San Diego Padres 21-year-old shortstop Fernando Tatis Jr. plays with style, swagger, and generational talent. He is Major League Baseball's future, but baseball's past threatens to slow his roll.
But Jayce Tingler insists he has no interest in reigning in his young star.
"Looking to put any restraints, that would be insane," Tingler said on a pregame Zoom call with reporters. "The way his play is - the electricity - he plays the game right, he's passionate, he works, he's loved by teammates, this staff. Those are all qualities we would never restrain."
It was an important clarification, given the situation that arose in Monday's game. Tatis was at bat in the 8th inning with the Padres leading 10-3. The bases were loaded with a 3-0 count. Tatis Jr. proceeded to crush the next pitch over the wall in right for a grand slam, his second home run of the game, giving him seven runs batted in.
Both Tingler and Rangers manager Chris Woodward expressed dissatisfaction in the second year phenom pouncing on the 3-0 pitch in a lopsided game. Tingler, who coached last season with the Rangers on Woodward's staff and spent years in their organization, said Tatis Jr. missed his take sign.
"He's young, a free spirit and focused and all those things,'' Tingler said. "That's the last thing that we'll ever take away. It's a learning opportunity, and that's it. He'll grow from it."
The perception, after hearing Tingler's comments after the game, was that the manager was suggesting that his star shortstop learn how to handle situations in one-sided games in accordance to baseball's 'unwritten rules'.
Tingler said Monday that the teachable lesson was about seeing coaches' signs. Missing those could have consequences. In this case, it worked out nicely for the Padres.
"I'm happy the 21-year-old missed the sign there and opened up the game," Tingler said. "I'm glad he missed this one."
The rookie manager had a change of tone in relation to the Padres' approach when they have a late lead. In his postgame address he said, "We had a little bit of a comfortable lead. We're not trying to run up the score or anything like that."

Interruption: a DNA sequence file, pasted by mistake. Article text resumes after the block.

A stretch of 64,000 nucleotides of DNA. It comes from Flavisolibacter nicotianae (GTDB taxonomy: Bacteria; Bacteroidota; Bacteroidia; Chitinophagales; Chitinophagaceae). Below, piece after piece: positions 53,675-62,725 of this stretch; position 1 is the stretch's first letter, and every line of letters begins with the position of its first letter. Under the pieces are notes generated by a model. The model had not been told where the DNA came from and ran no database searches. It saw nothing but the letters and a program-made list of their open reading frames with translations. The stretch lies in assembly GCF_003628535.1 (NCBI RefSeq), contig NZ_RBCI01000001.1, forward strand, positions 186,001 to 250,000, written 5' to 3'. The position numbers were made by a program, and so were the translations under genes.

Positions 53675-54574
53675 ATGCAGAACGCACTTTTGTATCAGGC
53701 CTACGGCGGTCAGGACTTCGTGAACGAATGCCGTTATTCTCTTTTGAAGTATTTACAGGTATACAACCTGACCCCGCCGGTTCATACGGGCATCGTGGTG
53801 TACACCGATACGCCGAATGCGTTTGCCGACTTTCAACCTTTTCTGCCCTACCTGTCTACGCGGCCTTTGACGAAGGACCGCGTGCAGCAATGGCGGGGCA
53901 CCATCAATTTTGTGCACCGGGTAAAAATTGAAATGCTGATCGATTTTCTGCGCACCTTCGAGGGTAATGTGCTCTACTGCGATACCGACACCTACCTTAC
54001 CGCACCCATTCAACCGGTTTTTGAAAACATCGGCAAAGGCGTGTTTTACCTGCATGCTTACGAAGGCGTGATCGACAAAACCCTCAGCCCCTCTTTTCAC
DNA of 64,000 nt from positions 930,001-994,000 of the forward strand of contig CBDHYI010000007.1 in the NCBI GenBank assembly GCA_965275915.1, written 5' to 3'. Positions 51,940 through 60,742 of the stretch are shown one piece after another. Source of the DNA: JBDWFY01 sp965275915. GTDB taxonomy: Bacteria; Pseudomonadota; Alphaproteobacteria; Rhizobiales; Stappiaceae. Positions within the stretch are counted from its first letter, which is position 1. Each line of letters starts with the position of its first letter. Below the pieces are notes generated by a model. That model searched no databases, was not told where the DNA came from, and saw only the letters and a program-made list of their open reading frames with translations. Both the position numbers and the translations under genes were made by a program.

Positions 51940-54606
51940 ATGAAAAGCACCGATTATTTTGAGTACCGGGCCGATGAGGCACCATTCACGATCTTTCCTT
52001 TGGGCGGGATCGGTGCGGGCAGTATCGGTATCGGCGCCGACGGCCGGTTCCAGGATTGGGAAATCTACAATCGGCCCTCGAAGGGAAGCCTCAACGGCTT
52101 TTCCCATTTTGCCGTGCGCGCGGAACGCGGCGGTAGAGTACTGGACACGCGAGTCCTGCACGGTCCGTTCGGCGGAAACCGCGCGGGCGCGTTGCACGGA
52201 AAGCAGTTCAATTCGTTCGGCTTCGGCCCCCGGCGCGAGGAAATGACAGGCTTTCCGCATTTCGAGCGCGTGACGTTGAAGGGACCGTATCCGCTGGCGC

Woodward expressed his disappointment Monday night as well.
"I didn't like it, personally," Woodward said. "But like I said, the norms are being challenged on a daily basis. So just because I don't like it, doesn't mean it's not right. I don't think we liked it as a group."
On Tuesday Tingler emphasized the importance of putting games away, something they've struggled to do. While Tatis' grand slam might have upset Woodward and the Rangers, it left no doubt about the game's result. That's important for a team riding a five-game losing streak, with a struggling bullpen.
"They're gonna feel how they feel. And he's gonna feel how he feels. They're trying to kick our ass, and we're trying to kick their ass and win. That's the bottom line. We can't sit here and worry about people's feelings."
The Rangers did show their displeasure by throwing the next pitch behind Manny Machado. It was the first pitch from Ian Gibuat, who replaced Juan Nicasio. According to ESPN's Jeff Passan, Gibaut will face a suspension for the pitch - despite not receiving a warning during the game.
Woodward served a one game suspension Tuesday.
Tingler didn't seem to take issue with Gibaut and the Rangers' decision Monday night, but said Tuesday that the throw was 'not okay' and he didn't expect it.
"That whole stuff is just tired, throwing at players and throwing behind them. It's just tired."
He understands the frustration and confusion caused by the game's unwritten rules, saying if you ask 100 people you'll probably get 98 or 99 answers on what's right. What he doesn't think is right is Tatis feeling the need to apologize for the grand slam after the game.
"I've been in this game since I was a kid," Tatis said Monday night. "I know a lot of unwritten rules. I was kind of lost on this. Those experiences, you have to learn. Probably next time, I'll take a pitch."
Many prominent figures in the game came to Tatis' defense Monday night and Tuesday morning, including Reds pitcher Trevor Bauer, and Hall of Famers Reggie Jackson and Johnny Bench.
While the incident sparked frustration, particularly from Padres fans, Tingler said there is no friction inside his clubhouse. He said he spoke to Tatis for 20 minutes Monday night and again Tuesday morning, telling reporters, "We're good."
"I feel like we're a very tight unit," Tingler said. "I feel like not only do they feel like I and the coaching staff have their back, I feel it's mutual. I feel they have ours as well."
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